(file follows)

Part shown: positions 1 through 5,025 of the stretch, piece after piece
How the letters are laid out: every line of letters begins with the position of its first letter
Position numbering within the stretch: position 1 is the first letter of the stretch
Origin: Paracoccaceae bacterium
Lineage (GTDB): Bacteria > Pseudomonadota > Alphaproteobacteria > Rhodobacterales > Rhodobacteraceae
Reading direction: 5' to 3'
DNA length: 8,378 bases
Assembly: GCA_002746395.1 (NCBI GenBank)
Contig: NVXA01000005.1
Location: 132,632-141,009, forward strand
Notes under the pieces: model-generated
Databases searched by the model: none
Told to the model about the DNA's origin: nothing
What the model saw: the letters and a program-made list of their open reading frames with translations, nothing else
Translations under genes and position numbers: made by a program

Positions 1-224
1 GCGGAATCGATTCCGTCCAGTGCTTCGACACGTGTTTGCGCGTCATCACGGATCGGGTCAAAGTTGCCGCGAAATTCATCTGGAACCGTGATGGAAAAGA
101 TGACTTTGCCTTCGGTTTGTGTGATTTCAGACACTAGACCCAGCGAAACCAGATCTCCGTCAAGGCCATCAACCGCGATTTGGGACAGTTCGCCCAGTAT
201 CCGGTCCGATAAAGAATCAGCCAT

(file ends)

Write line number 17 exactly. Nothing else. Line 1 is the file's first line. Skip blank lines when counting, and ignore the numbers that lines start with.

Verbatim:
1 GCGGAATCGATTCCGTCCAGTGCTTCGACACGTGTTTGCGCGTCATCACGGATCGGGTCAAAGTTGCCGCGAAATTCATCTGGAACCGTGATGGAAAAGA